Sadly, Sophie’s son is rapidly growing out of the age for picture books. It’s a shame because there are some amazing titles coming out at the moment, but luckily, she can still convince him to read the occasional one for the time being. When she spotted This Is a Taco! by Andrew Cangelose, she knew it was one they simply had to read together.
This Is a Taco! is, perhaps confusingly, a book about a squirrel. A squirrel named Taco whose favorite food also happens to be… tacos. It is a send-up of traditional children’s nature primers, introducing kids to squirrels, where and how they live, and their preferred diet. Taco has very different opinions about how his book should be progressing and the facts it should be imparting to its readers, and when we reach the pages about predators who hunt squirrels, he takes the narrative into his own paws. Literally, with a big red crayon.
This book had Sophie’s eight-year-old rolling on the floor in hysterics, and he has taken to loudly announcing, ” the taco is the natural predator of tacos!” at random moments, much to the confusion of anyone who hasn’t read the book. Sophie also found herself laughing out loud at This Is a Taco! and she very much appreciated the moral of the story—that you are in charge of your own story and can change it however you want if you choose to.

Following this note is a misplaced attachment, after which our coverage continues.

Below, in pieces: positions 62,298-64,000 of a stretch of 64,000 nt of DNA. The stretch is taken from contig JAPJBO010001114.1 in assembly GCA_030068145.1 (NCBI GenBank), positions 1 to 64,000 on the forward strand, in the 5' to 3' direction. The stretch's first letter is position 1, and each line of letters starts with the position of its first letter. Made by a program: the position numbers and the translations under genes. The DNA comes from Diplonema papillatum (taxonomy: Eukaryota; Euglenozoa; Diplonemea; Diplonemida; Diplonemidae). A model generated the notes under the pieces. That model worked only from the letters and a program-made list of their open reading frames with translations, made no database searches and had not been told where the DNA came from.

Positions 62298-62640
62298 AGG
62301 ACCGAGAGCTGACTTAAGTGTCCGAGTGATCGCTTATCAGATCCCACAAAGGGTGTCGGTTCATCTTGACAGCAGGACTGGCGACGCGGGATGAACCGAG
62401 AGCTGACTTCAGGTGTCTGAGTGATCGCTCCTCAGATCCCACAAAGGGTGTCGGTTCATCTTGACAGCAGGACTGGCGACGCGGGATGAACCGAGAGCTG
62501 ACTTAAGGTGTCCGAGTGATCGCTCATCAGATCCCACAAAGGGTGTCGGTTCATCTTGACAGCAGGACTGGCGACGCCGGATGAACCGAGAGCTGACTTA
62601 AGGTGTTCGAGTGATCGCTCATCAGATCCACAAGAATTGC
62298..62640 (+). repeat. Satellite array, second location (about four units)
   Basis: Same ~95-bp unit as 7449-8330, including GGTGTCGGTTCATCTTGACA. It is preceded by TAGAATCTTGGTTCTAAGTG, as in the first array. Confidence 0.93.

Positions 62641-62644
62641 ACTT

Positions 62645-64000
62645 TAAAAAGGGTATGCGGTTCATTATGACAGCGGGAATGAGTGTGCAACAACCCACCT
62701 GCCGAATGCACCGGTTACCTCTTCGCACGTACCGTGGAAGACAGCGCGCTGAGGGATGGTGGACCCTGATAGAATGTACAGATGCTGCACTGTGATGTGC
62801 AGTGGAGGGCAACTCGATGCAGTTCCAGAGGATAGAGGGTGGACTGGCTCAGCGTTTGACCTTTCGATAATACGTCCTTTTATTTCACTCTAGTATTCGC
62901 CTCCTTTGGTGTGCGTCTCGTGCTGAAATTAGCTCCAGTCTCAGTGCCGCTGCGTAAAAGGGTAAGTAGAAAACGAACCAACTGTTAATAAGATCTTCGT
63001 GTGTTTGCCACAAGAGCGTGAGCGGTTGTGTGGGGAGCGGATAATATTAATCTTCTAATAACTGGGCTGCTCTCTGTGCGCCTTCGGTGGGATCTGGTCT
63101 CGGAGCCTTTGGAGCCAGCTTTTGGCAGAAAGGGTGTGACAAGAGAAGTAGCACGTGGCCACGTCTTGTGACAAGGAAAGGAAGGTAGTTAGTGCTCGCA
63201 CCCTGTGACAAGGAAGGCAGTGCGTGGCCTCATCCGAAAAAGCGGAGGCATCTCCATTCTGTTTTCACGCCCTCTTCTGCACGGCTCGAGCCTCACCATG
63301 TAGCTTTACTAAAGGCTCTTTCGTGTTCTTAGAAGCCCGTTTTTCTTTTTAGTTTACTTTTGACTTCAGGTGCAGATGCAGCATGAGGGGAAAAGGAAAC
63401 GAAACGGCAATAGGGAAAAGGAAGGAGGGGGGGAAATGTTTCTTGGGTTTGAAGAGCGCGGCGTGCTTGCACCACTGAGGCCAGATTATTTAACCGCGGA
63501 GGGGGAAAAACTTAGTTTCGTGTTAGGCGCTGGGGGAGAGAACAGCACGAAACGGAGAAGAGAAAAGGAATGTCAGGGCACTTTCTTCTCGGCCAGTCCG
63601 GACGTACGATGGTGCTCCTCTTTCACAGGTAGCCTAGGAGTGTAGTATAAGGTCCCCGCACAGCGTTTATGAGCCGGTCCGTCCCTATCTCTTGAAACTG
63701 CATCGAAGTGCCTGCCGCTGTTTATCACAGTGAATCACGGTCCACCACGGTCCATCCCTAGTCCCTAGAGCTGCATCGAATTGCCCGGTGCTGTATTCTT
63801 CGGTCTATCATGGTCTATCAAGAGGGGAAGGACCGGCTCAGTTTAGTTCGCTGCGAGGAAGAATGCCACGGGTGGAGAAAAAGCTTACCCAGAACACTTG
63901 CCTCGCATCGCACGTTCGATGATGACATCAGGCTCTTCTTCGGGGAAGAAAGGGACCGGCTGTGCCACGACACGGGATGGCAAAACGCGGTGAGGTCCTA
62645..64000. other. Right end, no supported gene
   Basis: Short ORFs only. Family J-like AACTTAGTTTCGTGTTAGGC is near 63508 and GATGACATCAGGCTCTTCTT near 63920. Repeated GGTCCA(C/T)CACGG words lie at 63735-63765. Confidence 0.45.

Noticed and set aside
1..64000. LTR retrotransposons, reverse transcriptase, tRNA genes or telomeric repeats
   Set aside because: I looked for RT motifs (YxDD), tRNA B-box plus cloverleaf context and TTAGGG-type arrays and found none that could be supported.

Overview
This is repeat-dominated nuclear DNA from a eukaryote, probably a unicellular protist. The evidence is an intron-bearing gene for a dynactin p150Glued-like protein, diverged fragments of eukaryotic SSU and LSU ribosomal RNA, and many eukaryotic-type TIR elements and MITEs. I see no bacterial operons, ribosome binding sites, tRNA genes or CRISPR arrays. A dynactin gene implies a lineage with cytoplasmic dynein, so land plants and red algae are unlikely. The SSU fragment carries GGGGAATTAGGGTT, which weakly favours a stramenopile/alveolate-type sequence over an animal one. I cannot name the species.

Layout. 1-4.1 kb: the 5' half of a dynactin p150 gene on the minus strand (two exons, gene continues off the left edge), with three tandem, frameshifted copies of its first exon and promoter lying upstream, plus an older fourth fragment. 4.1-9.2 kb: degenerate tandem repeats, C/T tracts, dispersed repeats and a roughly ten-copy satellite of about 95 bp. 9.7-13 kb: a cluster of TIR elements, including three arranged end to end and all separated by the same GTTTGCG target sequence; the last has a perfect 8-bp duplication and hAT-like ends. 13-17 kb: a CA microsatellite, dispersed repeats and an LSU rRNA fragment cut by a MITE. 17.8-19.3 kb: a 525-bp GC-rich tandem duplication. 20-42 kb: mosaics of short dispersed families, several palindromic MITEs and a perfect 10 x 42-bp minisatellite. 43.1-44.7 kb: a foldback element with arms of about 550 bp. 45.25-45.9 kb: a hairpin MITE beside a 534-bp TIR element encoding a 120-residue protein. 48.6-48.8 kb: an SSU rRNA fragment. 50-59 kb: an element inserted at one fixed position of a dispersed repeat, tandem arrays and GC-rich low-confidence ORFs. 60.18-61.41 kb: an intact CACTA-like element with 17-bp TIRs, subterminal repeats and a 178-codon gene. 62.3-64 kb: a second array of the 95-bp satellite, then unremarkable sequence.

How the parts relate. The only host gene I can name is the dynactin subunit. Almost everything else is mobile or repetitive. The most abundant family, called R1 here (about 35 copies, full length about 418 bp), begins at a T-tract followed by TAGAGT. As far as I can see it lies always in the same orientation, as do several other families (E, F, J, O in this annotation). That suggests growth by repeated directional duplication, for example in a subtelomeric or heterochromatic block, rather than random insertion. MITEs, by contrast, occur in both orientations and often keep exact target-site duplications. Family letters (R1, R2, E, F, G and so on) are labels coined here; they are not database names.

If Sophie and her son are anything to go by, parents and kids will love reading this together.
Hurts To Love You by Alisha Rai
Hurts to Love You is the third and final volume in Alisha Rai’s Forbidden Hearts series. A steamy, high heat romance, Hurts to Love You focuses on Eve, the youngest of the Chandlers, and her much older lover, Gabe. You really should read this series in order; the first book is Hate to Want You. This book wraps up plot threads that have been built throughout the series.
Like all of Rai’s work, this book brings in themes of family, identity, and self-worth. Eve is recovering from a lifetime of emotional abuse at the hands of her father. Her flashbacks and panic are carefully shown on the page. Gabe, meanwhile, is still covering up the secret of his biological father and his attraction to the youngest Chandler makes this even more complex.
As an adopted kid, K had a lot of feelings about this book and was reduced to sobbing in the last twenty percent. The romance is very steamy; sex is on page and steamy, but nothing she felt embarrassed to read on public transport. Excellent book and it comes with her highest recommendation.
GeekMom received some items for review purposes.